Little boys are funny. I’m glad I have one. Despite the bald spot on my head from pulling out my hair, I’d say at least 60 percent of the time, my son is sweet, creative, helpful, playful, and hilarious. Of course, he’s also rambunctious, mischievous, stubborn, silly, and wild. He leaves a path of destruction everywhere he goes. He pulls out every toy in the box. He jumps on (or off) the furniture. And, just like most other little boys, he makes everything into a weapon. Legos are missiles; sticks are ninja swords; and just about everything else—from the TV remote to his sippy cup—is a gun.
I, for one, am perfectly fine with my son’s lively imagination, and my husband and I encourage him to engage in pretend play. It’s better than being zombified in front of the television all day! But with schools suspending young children for things as innocuous as using their fingers to mimic the shape of a gun, I sometimes wonder about my son’s behaviors. I’d hate for my 4-year-old to be sent home from playschool for the now-forbidden “bang bang” sounds that little boys are wan to make. And I certainly don’t want anyone to label him as dangerous. After all, a few months ago, a pretend game of cops and robbers landed an 8-year-old Florida boy with a very real suspension after he made a pretend gun with his thumb and index finger. And in January, three 6-year-olds in Maryland were suspended for doing the same thing.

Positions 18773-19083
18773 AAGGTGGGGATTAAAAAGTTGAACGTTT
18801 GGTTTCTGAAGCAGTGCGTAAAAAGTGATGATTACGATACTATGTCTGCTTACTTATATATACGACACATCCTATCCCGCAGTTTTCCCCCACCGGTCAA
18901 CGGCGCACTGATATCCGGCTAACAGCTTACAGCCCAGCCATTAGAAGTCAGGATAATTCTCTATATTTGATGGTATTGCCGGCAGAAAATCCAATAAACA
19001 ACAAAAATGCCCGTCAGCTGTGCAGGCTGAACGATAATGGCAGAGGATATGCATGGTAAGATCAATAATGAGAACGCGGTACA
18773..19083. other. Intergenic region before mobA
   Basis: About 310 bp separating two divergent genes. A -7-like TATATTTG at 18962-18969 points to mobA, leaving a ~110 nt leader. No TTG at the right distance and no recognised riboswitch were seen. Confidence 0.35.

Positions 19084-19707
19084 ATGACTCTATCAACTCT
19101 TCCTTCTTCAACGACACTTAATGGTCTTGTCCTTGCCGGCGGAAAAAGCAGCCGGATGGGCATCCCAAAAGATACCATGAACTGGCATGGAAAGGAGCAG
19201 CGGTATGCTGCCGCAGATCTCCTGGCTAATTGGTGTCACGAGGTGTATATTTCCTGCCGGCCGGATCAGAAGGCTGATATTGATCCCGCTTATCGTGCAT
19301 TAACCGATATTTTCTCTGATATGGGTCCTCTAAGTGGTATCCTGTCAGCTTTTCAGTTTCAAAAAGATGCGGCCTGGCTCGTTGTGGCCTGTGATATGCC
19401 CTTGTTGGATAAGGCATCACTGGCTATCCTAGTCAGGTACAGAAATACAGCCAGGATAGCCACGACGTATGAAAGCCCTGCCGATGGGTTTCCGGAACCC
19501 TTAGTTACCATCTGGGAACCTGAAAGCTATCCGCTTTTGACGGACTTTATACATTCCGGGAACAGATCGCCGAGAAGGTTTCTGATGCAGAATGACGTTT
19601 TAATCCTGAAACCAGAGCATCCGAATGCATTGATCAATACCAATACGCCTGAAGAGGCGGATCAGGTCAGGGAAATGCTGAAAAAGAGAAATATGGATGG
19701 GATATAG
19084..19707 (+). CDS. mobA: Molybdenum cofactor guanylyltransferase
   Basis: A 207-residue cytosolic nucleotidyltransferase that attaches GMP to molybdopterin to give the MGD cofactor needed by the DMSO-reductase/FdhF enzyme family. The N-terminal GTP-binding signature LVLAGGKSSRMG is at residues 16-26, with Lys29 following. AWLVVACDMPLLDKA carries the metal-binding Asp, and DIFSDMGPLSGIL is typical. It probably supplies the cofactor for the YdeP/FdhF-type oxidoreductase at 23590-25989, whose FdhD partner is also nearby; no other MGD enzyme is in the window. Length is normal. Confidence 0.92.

The fact that I even have to consider such ludicrous situations infuriates me. And all of this insanity has me thinking: what in the world is wrong with little boys wanting to play pretend soldiers or cowboys or space rangers? So what if they blow up imaginary base camps or take down extraterrestrials with laser cannons? I grew up helping He-Man destroy Skeletor over and over again (as She-Ra, of course), and I thoroughly enjoyed wielding a lightsaber to take on the Imperial army with my fellow Jedis. It’s harmless. It’s a creative outlet. It’s play!
As a responsible parent and gun owner, I take pride in teaching my son and daughters right from wrong. We work on good manners on a daily basis. My children know that guns are not toys. And they know that they will be punished if they hurt someone—inside or out. So as long as my 4-year-old doesn’t point a water gun in anyone’s face or somehow wish or believe he’s intentionally hurting people in real life with the Buzz Lightyear Nerf darts, I want him to enjoy being a child and to have fun being a little boy.
All in all, people need to stop bearing down on the children who are using their imaginations for pretend…and pay more attention to the bullies who are hurting their peers—for real. Childhood passes by quickly enough without having to worry about politically correct playtime.